Tea type
Green Tea
Ingredients
Green Tea
Flavors
Broccoli, Earth, Grass, Spinach, Umami
Sold in
Loose Leaf
Caffeine
Not available
Certification
Not available
Edit tea info Last updated by Cameron B.
Average preparation
170 °F / 76 °C 0 min, 45 sec 2 g 4 oz / 120 ml

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  • “Another unique tea from Cameron’s Obubu Tea Farm’s collection. I’ve always been curious to try tencha, the precursor to matcha, but it’s not an easy tea to find. The familiar smell of matcha,...” Read full tasting note
    88

From Kyoto Obubu Tea Farms

Medium heavy in body with a rounded quality, Tencha is rich in umami with underlying notes of zucchini and peach. Its light torques color is accompanied by a pleasant herbal aroma with hints of parsley. Shaded for a month and usually ground to drinking grade Matcha, Tencha in leaf form is fairly rare.

Taste: Umami
Body: Medium
Texture: Rounded
Length: Medium
Harvest: May
Tea Cultivar: Okumidori
Origin: Wazuka
Cultivation: Shaded
Processing: Steamed, Dried

About Kyoto Obubu Tea Farms View company

It started with a single cup of tea. As the legend goes, our president Akihiro Kita, or Akky-san, visited Wazuka, Kyoto one fateful day. At the time, Akky-san was still a college student in search for life's calling. After trying the region's famous Ujicha (literally meaning tea from the Uji district), he immediately fell in love and his passion for green tea was born. He had finally found what he was looking for in that one simple cup of tea. After fifteen years of learning to master the art of growing tea from tea farmers in Wazuka, Kyoto Obubu Tea Farms was born and as they say, the rest is history. So what's an Obubu? Obubu is the Kyoto slang for tea. Here in the international department we call ourselves Obubu Tea. That's "Tea Tea" for the bilinguals. We love tea so much, we just had to have it twice in our name. Now Obubu means more than just tea to us. It means, family, friends, passion and the place we call home. More than just tea. Though the roots of Obubu stem from tea, it has become more than that over the years. Obubu is an agricultural social venture, operating with three (1) bring quality Japanese tea to the world (2) contribute to the local and global community through tea (3) revitalize interest in tea and agriculture through education.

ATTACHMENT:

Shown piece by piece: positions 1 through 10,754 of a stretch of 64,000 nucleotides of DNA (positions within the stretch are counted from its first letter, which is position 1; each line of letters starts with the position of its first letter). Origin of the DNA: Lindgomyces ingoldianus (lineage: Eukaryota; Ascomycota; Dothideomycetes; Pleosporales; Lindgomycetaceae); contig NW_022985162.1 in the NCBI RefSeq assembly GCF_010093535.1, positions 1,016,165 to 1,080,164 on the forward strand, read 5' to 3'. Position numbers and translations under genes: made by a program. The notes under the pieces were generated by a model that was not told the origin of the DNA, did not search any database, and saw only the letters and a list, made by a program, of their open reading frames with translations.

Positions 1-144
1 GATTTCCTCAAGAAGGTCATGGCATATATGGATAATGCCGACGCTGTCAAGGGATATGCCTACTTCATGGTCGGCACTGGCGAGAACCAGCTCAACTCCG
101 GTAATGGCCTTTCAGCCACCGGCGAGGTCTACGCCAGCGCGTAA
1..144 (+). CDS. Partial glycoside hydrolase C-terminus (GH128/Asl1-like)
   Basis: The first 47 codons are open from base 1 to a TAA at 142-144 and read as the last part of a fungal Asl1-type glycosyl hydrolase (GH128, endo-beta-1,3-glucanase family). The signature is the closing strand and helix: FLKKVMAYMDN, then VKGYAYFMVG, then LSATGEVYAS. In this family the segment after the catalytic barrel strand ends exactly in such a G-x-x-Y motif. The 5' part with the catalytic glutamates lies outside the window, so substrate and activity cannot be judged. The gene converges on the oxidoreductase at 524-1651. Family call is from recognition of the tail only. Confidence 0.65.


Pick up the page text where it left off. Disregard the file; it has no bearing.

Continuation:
1 Tasting Note

88
603 tasting notes

Another unique tea from Cameron’s Obubu Tea Farm’s collection. I’ve always been curious to try tencha, the precursor to matcha, but it’s not an easy tea to find.

The familiar smell of matcha, those deep vegetal and umami notes, greet you upon opening the pouch. The leaf looks like a typical sencha although it has more broken leaves and small particle than other Obubu teas. The steeped tea tastes indeed like matcha. Soft peat moss earthiness, umami, and assertive notes of broccoli and spinach. It tastes like a thin matcha but without the intensity and chalkiness. As someone who finds straight matcha too aggressive, I appreciated the lighter, more delicate flavor of this tencha.

Thanks Cameron for once again expanding my experience!

Flavors: Broccoli, Earth, Grass, Spinach, Umami

Preparation
170 °F / 76 °C 0 min, 45 sec 2 g 4 OZ / 120 ML
Mastress Alita

I’m with you, I like matcha but find it too assertive/bitter to take it plain. Since I have to have it in baking, lattes, or smoothies, I rarely see the reason to get “fancy” matcha over culinary.

LuckyMe

I usually buy the cheapest ceremonial grade for lattes as I haven’t found a good culinary grade matcha yet. What culinary matcha do you recommend?

Cameron B.

I still need to try this one, I’ve never tried tencha before either! Glad to hear you enjoyed it. :)

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